Mr. Speaker, Master Sergeant Roy Benavides was born in south Texas on a ranch on August 5, 1935. He was a sharecropper's son, and he barely knew his parents. He was orphaned when he was young, and he and his brother went to live with an uncle in El Campo, Texas.

Roy was a quiet kid and spent most of his time in the sugar cane and cotton fields of south Texas working. He only finished the eighth grade, and his classmates made fun of him because of the way he talked. He joined the Army at the age of 19 and became an Army of One. On his first combat tour in Vietnam, he stepped on a land mine. Doctors were not sure he would be able to keep his leg, but he recovered and went on to become one of those legendary Green Berets.

During his second tour in Vietnam, in the early morning hours of May 2, 1968, Roy Benavides was monitoring a radio, listening to a 12-man unit on patrol. Three Green Berets and nine Montagnard tribesmen were dropped off into the dark, dense jungle west of Lok Nenh, Vietnam. The jungle they were dropped in was infested with the substantial force of the well-trained North Vietnamese Army. As quickly as they disembarked the Army helicopter, the American unit was surrounded by a large force of Vietnamese regulars. It was immediately clear to them that the mission had been given incorrect intelligence on the strength of the enemy. Three helicopters were ordered to evacuate the overrun and overwhelmed American troops. Due to intense enemy fire, the choppers could not rescue those Americans.

All the while, Sergeant Benavides was monitoring the operation by radio. When Roy heard one of his soldiers scream, ``Get us out of here,'' he jumped onto another helicopter and volunteered for a second evacuation attempt. When he arrived under fire at the shocking scene, four Americans were already dead; eight others were wounded and unable to move.

Carrying a knife and a medic bag, Benavides left from the helicopter that was hovering 10 feet above the ground. He ran 70 yards under small arms fire to his injured and crippled troopers. Before he could get to them, he was shot in the leg, the face and the head, but he took charge and kept moving.

He tended to the injured. He threw out smoke canisters to facilitate the landing of helicopters and dragged the injured and dead aboard. Dodging bullets from the enemy, he ran in to find the dead team leader to recover his body and the classified documents he had on him.

It was in this attempt where he was severely wounded again. He succeeded in getting the classified documents, but he was shot in the stomach and grenade fragments blasted into his back. At the same time, the hovering helicopter pilot was fatally wounded, and the helicopter crashed.

Even wounded, Sergeant Benavides helped the other wounded escape from the burning wreckage. He called in air strikes with the hope of suppressing the enemy and allowing for a third evacuation.

In critical condition, he supplied water and ammunition to his wounded troopers. His unconquerable spirit kept him going, and he inspired the wounded to stay strong and fight. And they did, for 6 more hours against vicious enemy fire.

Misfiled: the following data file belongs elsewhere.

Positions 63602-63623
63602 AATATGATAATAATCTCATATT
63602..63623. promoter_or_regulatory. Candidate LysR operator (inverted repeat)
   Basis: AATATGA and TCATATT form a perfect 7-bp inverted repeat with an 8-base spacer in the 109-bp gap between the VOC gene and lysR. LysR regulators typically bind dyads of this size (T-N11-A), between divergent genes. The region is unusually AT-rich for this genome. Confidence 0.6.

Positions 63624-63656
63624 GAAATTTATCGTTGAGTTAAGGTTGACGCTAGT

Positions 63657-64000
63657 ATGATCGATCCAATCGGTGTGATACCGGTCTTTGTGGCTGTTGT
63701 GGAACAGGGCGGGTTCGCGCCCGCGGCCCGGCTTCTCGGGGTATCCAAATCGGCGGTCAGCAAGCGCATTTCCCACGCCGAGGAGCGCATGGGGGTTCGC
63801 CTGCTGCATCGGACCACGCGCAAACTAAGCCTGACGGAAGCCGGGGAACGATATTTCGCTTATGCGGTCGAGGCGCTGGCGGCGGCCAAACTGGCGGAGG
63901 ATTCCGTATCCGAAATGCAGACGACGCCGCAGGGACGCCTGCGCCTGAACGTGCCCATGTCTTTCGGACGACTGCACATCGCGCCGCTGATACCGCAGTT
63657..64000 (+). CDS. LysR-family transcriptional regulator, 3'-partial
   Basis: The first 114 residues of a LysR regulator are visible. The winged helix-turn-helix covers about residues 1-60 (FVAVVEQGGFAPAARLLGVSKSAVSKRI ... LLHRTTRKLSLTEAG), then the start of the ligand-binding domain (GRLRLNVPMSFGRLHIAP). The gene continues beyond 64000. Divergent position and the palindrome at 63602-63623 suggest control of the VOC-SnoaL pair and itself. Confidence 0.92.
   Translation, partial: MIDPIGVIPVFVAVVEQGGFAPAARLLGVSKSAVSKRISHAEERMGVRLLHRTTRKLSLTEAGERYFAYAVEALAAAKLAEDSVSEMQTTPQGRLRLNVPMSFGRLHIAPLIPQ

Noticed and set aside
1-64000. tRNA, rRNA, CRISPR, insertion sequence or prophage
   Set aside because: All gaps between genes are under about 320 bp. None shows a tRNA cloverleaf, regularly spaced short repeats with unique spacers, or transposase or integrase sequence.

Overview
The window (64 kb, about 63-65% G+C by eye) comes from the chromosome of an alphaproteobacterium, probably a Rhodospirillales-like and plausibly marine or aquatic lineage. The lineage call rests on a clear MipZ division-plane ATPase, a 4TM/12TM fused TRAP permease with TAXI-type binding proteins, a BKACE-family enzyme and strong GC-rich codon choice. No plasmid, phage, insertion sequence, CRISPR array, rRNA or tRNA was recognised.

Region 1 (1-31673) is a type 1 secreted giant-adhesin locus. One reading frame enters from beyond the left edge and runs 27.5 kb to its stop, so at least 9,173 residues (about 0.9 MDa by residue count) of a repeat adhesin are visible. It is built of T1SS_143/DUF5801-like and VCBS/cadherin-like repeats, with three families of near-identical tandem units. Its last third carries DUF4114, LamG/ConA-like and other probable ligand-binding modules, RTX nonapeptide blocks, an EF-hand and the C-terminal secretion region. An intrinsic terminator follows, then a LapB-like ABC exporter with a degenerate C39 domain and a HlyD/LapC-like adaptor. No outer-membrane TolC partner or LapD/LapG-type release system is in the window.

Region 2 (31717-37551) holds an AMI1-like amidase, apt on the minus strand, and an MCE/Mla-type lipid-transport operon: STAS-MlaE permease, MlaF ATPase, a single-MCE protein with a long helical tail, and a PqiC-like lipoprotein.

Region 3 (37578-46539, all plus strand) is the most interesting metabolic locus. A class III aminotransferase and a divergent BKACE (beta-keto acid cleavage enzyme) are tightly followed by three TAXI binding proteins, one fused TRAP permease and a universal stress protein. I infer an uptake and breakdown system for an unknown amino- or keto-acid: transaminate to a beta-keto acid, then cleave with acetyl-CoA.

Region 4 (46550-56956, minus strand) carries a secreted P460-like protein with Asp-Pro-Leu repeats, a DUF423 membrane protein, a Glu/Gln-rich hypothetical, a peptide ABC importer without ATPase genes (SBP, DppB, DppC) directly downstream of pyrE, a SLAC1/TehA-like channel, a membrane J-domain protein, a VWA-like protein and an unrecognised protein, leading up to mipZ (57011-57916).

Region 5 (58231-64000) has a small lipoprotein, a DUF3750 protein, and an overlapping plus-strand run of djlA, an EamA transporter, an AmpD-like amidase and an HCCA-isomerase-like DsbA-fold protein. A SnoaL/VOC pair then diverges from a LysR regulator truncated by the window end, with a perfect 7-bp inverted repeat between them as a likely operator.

When another helicopter eventually landed, he assisted in loading the wounded. On the second trip to this copter, he was bayoneted and received additional wounds in his head and arms. He was out of ammo. Master Sergeant Benavides had to fight assailants with his bare hands.

He finished the job of loading his buddies and killed two more enemy soldiers who were attempting to rush the aircraft. After grabbing the last remaining classified documents, Master Sergeant Benavides allowed himself on the helicopter where he collapsed, and those abroad presumed him to be dead.

He risked his life for hours, and because of his courage and refusal to be stopped, he succeeded in saving the lives of eight of his troopers.

Keeping with the American military tradition, he left no one behind on the battlefield. On the return flight back to the base, Benavides' body was lifeless. He was unable to speak; and when unloaded from the helicopter, Army doctors presumed him to be dead.

As they placed him into a body bag, Benavides did the only thing he could to prove he was not dead, he spit blood in the face of the doctor. He was then rushed to surgery and began to recover from seven gunshot wounds, 28 shrapnel wounds and bayonet wounds.

Master Sergeant Roy Benavides was a true hero and a proud American. His fearless leadership, courage and devotion to duty and America earned him the Congressional Medal of Honor. He acted above and beyond the call of duty.

His courage has been described as superhuman. When speaking about Master Sergeant Benavides, Ronald Reagan once said, ``If his heroism were a movie script, you just would not believe it''.

But he did not regard himself as someone special. He once said, the real heroes are the ones that gave their lives for America. I do not like being called a hero. I did just what I was trained to do.

He remained in the Army until 1976, and he spent the rest of his life counseling troubled Hispanic children and speaking to schools and youth groups. He is an example to all.

In 1998, on his deathbed, he proclaimed, ``I am proud to be an American.'' And he still had two pieces of shrapnel in his heart.

So as we acknowledge, Mr. Speaker, the beginning of Hispanic Heritage Month, we are thankful to the Hispanic American heroes like Master Sergeant Roy Benavides.

There were over 10,000 Hispanics killed in Vietnam, 20 percent of the casualties in Vietnam? And as our brave men and women continue to fight overseas in places like Iraq and Afghanistan, we can be sure that American Hispanics will continue to serve this Nation and fulfill the motto of General Douglas McArthur of duty, honor and country.